- The right to opt out - Organizations must notify consumers that they have a right to opt out of data being collected and sold by providing both a general opt-out link and a link specifically titled, “Do Not Sell My Information.” They must minimize the manual steps the consumer needs to take to opt out, avoid using complex and confusing language in connection with opting out, and cannot require users to review why not to opt out.
- The right to non-discrimination - Companies cannot hinder consumers’ use of the site and its resources based on the permissions they grant or refuse.
How Does CCPA Affect Third-party Vendors?
CCPA requires companies to allow consumers to choose not to have their data shared with third parties. That means that companies will now have to ensure that their this-party vendors cannot access sensitive data.
If consumer data is exposed on your site because of an attack on a third-party vendor, you are no longer compliant with CCPA and liable for any damages that result. Even if third-party code accesses sensitive data on a site non-maliciously, the website owner could still be in violation of CCPA.
Third-party code vendors often state in their legal agreements that they aren’t responsible for what data gets grabbed by their systems. If they do get access to sensitive data, they are free from liability because the onus was on the website to not grant access in the first place. It is critical to continuously audit third-party code and always verify that it is collecting expected data.
How Does Client-side Code Threaten CCPA Compliance?
- Lack of visibility at runtime - Client-side code runs on users’ browsers rather than the central web server. It can be difficult to detect changes in scripts that load dynamically at runtime. This includes malicious code injections or modifications, such as adding a token to identify a visitor or another desired dynamic function.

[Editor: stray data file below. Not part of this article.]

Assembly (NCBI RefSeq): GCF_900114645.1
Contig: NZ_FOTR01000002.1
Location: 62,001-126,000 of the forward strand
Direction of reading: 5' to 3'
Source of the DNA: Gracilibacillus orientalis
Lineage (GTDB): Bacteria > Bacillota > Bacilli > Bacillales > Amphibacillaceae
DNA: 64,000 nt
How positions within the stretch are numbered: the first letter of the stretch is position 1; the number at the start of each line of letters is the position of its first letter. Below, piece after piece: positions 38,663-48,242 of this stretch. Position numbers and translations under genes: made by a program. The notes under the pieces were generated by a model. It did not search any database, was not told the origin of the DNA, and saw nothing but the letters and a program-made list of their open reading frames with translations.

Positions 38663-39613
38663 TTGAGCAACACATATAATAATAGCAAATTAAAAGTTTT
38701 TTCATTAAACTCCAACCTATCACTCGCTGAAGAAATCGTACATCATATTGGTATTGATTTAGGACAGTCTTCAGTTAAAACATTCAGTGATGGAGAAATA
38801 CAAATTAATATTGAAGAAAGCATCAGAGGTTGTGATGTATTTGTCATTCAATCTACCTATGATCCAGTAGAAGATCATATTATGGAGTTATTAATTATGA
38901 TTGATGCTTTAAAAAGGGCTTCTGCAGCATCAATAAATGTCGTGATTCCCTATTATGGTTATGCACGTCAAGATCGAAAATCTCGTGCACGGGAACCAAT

- Frequent code changes - Third-party libraries are continually being changed and updated. Even if a script is reviewed when it is first added to a site, it does not mean that subsequent modifications are secure. Over 50% of website owners state that the third-party scripts running on their web properties change four or more times every year.
- Insufficient security reviews - Developers rely on third-party code to quickly bring capabilities to market. They don’t want to be slowed down by internal processes and may introduce code to an application without going through the appropriate security reviews. Even if an initial review is conducted, it does not account for future code changes.
By leveraging vulnerabilities in client-side code, cybercriminals can conduct digital skimming and PII harvesting attacks. If consumer data is exposed due to an attack on your site, you could be forced to pay a hefty CCPA fine.
What Happens If You Don't Comply with CCPA?
The penalties for CCPA noncompliance with the CCPA are severe. Organizations can receive fines up to $2,500 per accidental violation and up to $7,500 for each time the law is purposely broken. The penalties follow a notice from the California attorney general's office and a 30-day grace period to rectify the situation.
CCPA allows civil suits if an organization allows unauthorized access, theft, or disclosure of protected data because it failed to use reasonable data security measures. Judgments can reach $750 per affected consumer.
In addition, CCPA allows consumers to sue companies if the privacy guidelines are violated, even if there is no breach.
Many well-known brands have been heavily fined for CCPA violations.
- TikTok reached a $92 million settlement payment in a class action suit claiming that the app didn’t disclose the data it stored, including biometric facial scans, unpublished videos, personally identifiable information (PII) and user devices data.
- Children’s clothing retailer Hanna Anderson agreed to pay $400,000 to settle a CCPA-related class action lawsuit for allowing sensitive customer data to be accessed via form fields.
How Can HUMAN Help Ensure CCPA Compliance?